A few months ago I wrote a post announcing that some Spanish public entities are now accepting sworn translations bearing a digital ‘certificate’ or signature. Now, what are the advantages of a digitally-signed sworn translation? I explain them below.
A digital sworn translation:
Statutory deadlines for submitting papers before the Spanish public administrations and other entities are sometimes tight and the client has little time for obtaining the document that needs translation.
Also, delivery times are simply not suitable when the client is located in another country or even on the opposite side of the world from where the translator is based.
A sworn translation in electronic format is instantly received by the client and he or she only has to wait for it to be prepared, which will not take too long if the translator is flexible and available.
Once the client receives the translation, he or she does not have to stand in the queue waiting for submitting his or her document, since this can be done with just one click.
Postal fees can many times exceed the translation costs if the translation needs to be posted urgently to another country or continent. And, let’s face it, express delivery services are sometimes not that reliable.
If the client is price-sensitive, with a digitally-signed sworn translation they don’t need to factor postal or courier costs or insurance for posting important documents into their budget.
Prevents loss and damage
In events of force majeure, disruptions can occur causing mishandling and documents and parcels get lost in transit. This has happened to us several times amid the Covid pandemic. Documents had to be sent twice because the client did not receive them the first time, further increasing the costs.
Also, negligence on the part of the delivery service can render the document unsuitable for submission.
Prevents fraud and alteration and is tamper-evident
If a sworn translation in paper is lost or stolen, it is not that difficult for a fraudster to scan the stamp and signature, and use it for their own business purposes.
In order to obtain a digital certificate or signature (certificado digital) issued by the Spanish Royal Mint (Fábrica Nacional de Moneda y Timbre), the translator needs to take some previous procedural steps in order to verify his or her identity as a natural person. The translator applies for the certificate online. Then, he or she needs to produce their national identity card at the relevant office in order to accredit their identity. Once the relevant entity or authority confirms the translator’s identity, the translator is issued with a digital certificate.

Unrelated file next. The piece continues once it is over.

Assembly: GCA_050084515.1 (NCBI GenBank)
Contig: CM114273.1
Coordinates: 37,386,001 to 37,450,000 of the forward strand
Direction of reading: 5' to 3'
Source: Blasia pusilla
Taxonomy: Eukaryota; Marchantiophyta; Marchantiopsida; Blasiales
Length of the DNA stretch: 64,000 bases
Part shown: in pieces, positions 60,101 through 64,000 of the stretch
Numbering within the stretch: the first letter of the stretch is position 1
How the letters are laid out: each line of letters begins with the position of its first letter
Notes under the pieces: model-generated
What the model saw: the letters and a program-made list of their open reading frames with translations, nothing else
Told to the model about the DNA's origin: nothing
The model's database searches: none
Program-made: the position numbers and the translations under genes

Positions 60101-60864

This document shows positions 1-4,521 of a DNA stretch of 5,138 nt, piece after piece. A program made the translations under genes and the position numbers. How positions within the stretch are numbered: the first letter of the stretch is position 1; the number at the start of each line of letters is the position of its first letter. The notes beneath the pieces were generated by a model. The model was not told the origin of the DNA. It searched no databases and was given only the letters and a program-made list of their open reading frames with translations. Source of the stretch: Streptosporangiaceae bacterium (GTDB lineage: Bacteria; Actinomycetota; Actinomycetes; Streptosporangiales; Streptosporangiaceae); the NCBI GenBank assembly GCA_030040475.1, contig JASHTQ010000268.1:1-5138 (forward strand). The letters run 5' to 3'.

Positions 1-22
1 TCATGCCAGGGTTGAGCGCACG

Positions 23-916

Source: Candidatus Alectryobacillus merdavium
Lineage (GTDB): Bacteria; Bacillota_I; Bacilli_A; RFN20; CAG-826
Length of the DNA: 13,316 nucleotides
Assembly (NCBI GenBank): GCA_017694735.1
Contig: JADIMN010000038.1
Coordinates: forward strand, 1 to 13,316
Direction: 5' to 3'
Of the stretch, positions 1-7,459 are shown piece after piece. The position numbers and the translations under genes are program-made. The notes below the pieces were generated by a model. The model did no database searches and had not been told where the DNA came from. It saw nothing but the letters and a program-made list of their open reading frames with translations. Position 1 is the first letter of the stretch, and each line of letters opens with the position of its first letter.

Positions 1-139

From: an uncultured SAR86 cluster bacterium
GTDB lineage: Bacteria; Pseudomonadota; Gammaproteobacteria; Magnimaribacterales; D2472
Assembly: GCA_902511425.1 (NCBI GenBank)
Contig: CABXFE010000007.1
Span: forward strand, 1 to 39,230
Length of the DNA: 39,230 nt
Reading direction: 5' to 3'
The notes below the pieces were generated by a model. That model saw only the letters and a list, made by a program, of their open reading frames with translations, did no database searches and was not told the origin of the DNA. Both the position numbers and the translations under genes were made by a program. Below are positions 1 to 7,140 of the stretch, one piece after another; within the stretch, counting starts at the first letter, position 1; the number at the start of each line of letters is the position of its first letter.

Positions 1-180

The translator unalterably embeds his or her signature and stamp in the digital certificate when the translation is digitally signed. This adds an extra layer of security that a soft copy obtained by simply scanning the document cannot provide.
A digital certificate automatically detects any tampering. If someone attemps to alter or otherwise tamper with the digital certificate, this renders it unusable and unvalid.
Also, with a pdf editor, the document can be locked from editing, copying and printing.
Promoting a paperless administration
Whereas digital certificates have been made compulsory by many Spanish public authorities (for example, the tax administration, which requires one in order to submit tax returns and view tax information online, and some public entities such as Companies Registration Offices –registros mercantiles), others continue to accept hard copies only. Such is the case of births, deaths and marriages registry offices (registros civiles). Also, bear in mind that, for Spanish to English translations, it is also the case that some entities do not accept soft copies of sworn translations.
You should always ensure that you check with the recipient institution or entity whether they accept a digitally signed sworn translation.
In light of the advantages that digital documents offer, hopefully it will be a matter of time that public administrations become paperless. Sworn translators can play a significant role in promoting this transformation.Did you like this post? Follow me on social media / ¿Te ha gustado este artículo? Sígueme en las redes sociales:
Sworn / Legal English-Spanish Translator with more than 15 years of experience in legal translation. BA in Translation & Interpreting and Graduate Diploma in English Law. Specialising in trusts, contracts, company documents and civil litigation documents. Traductora jurada y jurídica de inglés con más de 15 años de experiencia en la traducción jurídica. Licenciada en Traducción e Interpretación y especializada en Derecho de Inglaterra y Gales (Graduate Diploma in Law). Especializada en trusts, contratos, documentos societarios y escritos y documentos de procesos civiles.